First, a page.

If you are an employer or employee who has fallen behind on payroll taxes and are now facing a hefty bill from the Internal Revenue Service, ignoring it will not make it go away. When it comes to unpaid payroll taxes, the IRS often comes down much harder on taxpayers than they do with unpaid income taxes. There have been countless instances where the IRS has gone as far as closing down a business or sending the owners of those businesses to prison for back payroll taxes. But, who does the IRS hold accountable for payroll tax errors?

What Is the Employer’s Responsibility?

According to the IRS, employers are responsible for reporting the income and employment taxes that are withheld from their employee’s paychecks. This information is required to be reported on the Employer’s Quarterly Federal Tax Return form, also known as Form 941. The employer is also responsible for the depositing of these reported taxes, in full, to a bank or other financial institution that is authorized in compliance with Federal Tax Deposit Requirements. Employers are also required to submit a Federal Unemployment Tax (FUTA) return each year and deposit those taxes as well.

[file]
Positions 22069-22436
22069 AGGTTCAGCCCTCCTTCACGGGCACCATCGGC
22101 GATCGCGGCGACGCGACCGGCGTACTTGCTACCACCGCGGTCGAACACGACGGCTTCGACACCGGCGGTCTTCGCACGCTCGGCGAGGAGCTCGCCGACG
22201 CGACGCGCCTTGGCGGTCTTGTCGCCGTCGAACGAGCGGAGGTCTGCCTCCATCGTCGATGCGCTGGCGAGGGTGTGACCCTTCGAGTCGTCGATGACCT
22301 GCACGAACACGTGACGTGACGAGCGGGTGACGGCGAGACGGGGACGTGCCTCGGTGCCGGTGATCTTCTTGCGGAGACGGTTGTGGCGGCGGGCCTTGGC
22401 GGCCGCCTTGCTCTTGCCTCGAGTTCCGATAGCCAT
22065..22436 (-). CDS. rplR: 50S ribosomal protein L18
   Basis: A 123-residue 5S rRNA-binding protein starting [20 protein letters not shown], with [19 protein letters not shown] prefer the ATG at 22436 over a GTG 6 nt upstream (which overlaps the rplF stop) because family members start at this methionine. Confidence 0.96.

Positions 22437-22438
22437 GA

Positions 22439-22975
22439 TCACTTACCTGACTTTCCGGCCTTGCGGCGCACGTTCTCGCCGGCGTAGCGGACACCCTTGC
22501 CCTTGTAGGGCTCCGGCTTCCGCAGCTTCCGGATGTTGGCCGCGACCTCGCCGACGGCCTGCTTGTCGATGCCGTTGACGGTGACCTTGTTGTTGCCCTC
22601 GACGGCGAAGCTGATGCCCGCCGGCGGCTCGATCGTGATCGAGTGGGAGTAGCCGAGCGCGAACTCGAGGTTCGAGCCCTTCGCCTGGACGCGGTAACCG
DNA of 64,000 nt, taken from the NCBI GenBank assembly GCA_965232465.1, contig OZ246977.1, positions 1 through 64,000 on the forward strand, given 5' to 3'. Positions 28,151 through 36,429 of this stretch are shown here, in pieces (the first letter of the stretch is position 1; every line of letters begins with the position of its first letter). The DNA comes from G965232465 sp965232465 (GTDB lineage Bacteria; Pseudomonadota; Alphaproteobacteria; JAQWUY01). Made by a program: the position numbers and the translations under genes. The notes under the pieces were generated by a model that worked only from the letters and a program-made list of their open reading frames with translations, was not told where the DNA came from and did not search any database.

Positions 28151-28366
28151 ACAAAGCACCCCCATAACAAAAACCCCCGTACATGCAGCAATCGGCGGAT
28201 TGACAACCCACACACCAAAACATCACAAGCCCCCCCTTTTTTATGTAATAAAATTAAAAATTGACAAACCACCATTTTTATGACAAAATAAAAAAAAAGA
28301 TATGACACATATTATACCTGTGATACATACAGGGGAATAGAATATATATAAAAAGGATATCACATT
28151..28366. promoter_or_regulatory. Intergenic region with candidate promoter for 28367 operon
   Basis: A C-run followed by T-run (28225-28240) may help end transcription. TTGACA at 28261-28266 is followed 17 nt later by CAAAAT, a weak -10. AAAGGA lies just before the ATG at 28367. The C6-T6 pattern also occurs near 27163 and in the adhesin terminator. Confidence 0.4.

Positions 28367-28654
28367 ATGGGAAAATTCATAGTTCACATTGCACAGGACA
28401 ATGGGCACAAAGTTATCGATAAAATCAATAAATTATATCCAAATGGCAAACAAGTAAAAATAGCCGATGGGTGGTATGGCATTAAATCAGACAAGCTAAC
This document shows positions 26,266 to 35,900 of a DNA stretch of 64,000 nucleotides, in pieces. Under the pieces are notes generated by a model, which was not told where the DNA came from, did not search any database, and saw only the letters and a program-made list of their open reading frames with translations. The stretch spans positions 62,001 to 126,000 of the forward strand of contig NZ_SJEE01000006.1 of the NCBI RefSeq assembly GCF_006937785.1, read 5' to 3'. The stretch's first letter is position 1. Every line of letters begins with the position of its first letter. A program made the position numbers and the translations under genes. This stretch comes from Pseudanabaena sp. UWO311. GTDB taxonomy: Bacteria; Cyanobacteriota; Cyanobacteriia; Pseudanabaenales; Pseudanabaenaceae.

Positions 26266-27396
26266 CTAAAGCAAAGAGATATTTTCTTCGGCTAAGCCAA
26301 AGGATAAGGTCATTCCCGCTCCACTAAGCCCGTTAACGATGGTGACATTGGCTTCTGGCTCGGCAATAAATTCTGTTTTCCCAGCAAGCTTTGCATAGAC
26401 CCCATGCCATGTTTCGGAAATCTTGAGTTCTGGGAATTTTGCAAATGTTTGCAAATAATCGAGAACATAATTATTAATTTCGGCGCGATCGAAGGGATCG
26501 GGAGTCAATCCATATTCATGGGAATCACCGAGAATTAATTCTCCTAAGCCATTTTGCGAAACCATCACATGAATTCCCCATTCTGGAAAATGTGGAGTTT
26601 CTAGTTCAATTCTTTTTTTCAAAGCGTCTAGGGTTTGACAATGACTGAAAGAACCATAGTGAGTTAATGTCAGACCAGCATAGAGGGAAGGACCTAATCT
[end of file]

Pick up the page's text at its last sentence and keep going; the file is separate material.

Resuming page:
What Is the Employee’s Responsibility?

Employees who do not have their taxes withheld are responsible for the reporting and payment of all income and employment taxes to which they are required to pay. If an employee feels that their employer is improperly withholding their federal taxes, or that they are failing to withhold their taxes, they should contact the IRS immediately to report their employer. If an employee fails to receive a W-2 form from their employer, they should complete Form 4825—a substitute for a W-2—and attach it to their tax return. This is for the purpose of paying their income and employment taxes using the best information they have.

Penalties for Payroll Tax Errors

If an employer refuses to withhold an employee’s employment taxes, or if the IRS is unable to collect these taxes, the employee still has the legal responsibility to pay all due income tax and their share of FICA taxes. Those who fail to pay their share of employment taxes may lose access to social security, Medicare, or unemployment benefits. Similarly, employers who fail to comply with employment tax laws may face severe penalties, including criminal or civil sanctions.

Author: Venar Ayar

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